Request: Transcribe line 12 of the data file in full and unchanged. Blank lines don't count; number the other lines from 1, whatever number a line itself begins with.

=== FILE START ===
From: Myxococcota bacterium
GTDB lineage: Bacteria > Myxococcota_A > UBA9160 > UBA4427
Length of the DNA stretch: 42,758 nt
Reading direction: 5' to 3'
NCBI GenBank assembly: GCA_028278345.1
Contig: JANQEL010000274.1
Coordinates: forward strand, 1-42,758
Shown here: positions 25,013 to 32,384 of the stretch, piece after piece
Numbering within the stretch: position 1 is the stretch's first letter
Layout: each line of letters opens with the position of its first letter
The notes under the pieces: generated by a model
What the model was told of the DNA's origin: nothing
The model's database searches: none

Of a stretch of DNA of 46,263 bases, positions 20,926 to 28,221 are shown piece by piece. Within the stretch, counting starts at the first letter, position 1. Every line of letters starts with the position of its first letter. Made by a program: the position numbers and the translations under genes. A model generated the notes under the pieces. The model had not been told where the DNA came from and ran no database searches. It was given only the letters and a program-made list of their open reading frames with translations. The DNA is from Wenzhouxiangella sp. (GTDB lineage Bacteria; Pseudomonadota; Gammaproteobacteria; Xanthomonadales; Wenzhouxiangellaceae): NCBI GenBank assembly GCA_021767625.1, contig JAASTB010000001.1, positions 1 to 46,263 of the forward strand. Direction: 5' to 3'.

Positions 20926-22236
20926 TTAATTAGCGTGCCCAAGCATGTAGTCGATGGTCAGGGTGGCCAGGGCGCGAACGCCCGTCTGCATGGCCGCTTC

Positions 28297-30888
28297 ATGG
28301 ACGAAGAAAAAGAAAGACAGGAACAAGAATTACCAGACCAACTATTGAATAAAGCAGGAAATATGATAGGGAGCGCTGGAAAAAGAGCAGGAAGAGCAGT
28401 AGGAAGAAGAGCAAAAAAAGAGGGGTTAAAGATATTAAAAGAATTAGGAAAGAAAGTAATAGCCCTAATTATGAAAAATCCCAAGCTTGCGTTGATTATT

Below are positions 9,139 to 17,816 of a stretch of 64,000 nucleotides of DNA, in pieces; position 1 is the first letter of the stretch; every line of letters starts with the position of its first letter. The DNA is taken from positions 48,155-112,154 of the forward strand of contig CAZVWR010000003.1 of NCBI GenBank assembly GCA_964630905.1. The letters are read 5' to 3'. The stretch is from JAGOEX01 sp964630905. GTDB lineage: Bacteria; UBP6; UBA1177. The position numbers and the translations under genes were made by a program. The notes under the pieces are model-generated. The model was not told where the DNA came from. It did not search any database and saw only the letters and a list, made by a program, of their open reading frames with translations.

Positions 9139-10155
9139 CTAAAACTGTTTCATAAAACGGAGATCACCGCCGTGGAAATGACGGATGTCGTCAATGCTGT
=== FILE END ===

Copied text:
What the model was told of the DNA's origin: nothing